In Hebrew's revival, a Nordic people see hope

By Daniella Cheslow

Associated Press

Published: Tuesday, March 6 2012 12:00 a.m. MST

The academy is an official body founded in 1953, five years after Israel gained independence, to coin new terms and preserve correct Hebrew usage in Israel.

Today, Israel offers free intensive Hebrew classes to new immigrants of all ages. The ulpan, Hebrew for studio, allows newcomers to gain a rudimentary grasp of the language in their first few months in the country while they adjust and search for jobs.

The Norwegians visited Hebrew University's Rothberg International School to observe Hebrew courses taught to foreign students. Then they spoke to professionals in the Education Ministry and observed an ulpan.

They are not the first foreigners to look to Israel for language instruction tips. Visitors from the Maori tribes of New Zealand, from Wales and from the Basque region of Spain have come before.

Welsh expert Jasmine Donahaye, a researcher at Swansea University in Wales, said that Welsh educators visited Israel in 1973 to learn how to preserve their language at a time when Welsh-speaking areas were shrinking. They set up adult education courses across Wales with Israeli guidance. They even called their courses wlpan, a Welsh spelling of the Israeli title.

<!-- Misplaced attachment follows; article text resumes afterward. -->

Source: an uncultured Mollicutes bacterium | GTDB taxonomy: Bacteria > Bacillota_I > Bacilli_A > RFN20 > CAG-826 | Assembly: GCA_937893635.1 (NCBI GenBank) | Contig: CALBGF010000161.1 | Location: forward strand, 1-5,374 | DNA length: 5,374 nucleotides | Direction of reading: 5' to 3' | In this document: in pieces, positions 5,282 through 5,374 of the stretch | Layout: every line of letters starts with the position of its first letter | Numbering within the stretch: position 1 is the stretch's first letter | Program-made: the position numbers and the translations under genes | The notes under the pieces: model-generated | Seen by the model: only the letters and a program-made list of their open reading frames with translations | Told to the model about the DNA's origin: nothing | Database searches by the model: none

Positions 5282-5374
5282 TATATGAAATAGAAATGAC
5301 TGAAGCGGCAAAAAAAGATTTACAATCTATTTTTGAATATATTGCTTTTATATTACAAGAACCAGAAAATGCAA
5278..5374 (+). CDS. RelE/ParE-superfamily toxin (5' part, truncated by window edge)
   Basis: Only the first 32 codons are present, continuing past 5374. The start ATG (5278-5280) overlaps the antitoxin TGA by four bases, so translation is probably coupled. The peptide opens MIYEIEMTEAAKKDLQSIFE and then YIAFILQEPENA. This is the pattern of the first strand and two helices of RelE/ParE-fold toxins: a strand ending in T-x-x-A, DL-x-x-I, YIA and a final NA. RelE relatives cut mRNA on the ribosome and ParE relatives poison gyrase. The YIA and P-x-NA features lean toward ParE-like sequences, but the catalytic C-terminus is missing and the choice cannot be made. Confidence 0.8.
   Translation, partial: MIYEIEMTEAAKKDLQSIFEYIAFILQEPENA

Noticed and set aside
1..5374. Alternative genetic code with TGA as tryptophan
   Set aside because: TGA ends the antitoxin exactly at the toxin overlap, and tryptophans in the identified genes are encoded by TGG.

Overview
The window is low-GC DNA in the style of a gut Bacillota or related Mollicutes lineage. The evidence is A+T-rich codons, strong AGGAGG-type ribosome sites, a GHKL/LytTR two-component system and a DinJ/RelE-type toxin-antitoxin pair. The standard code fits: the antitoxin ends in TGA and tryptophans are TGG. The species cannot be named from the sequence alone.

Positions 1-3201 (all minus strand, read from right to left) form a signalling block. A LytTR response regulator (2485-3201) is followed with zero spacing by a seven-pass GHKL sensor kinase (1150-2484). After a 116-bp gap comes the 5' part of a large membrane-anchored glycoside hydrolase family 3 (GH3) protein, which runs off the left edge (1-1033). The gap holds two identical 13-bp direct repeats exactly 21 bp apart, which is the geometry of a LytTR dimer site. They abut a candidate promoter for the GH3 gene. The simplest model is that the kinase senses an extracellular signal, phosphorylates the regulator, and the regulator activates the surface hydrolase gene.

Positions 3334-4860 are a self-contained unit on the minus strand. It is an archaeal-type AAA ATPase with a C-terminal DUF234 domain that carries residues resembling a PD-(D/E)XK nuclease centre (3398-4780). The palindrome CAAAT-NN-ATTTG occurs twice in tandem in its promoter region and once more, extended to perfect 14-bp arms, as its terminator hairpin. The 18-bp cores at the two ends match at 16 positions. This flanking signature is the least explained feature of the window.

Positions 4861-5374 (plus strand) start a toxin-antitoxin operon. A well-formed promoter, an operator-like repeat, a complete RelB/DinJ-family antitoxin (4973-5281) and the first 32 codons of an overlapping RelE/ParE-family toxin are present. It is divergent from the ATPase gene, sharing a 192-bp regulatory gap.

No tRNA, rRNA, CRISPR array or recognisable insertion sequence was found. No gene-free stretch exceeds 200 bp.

In a 2004 census, about 22 percent of the residents of Wales spoke Welsh, which Donahaye said was a vast improvement.

"It's been a huge success," Donahaye said. "It was a radical innovation."

In recent years the Welsh have moved away from Israel as a model because of rising criticism of Israel's policy toward the Palestinians, Donahaye said. Today it would be difficult to envision the same cooperation.

Halonen and Eira acknowledge there are differences between teaching Hebrew and Sami.

In Israel, new immigrants need the language for their daily existence; in Norway most people do not need to speak Sami. In Israel, ulpan lessons last for five months, at a time when new immigrants are settling in and searching for jobs. In Norway, the Sami already have jobs and established lives, which could make it harder to motivate them to learn another language.

Still, Halonen and Eira said they hope to open a two-month course for adults modeled on the Israeli ulpan next year, and they believe they will find eager students.

"Many of the people we're talking about, the language of their hearts is Sami. ... They call themselves Sami, they are Sami, they are proud to be Sami and they keep the language of their hearts," Halonen said. "They probably know some phrases in Sami and some Christian songs in Sami. They have a belonging to the language."

Try out the new DeseretNews.com design!
try beta learn more
Get The Deseret News Everywhere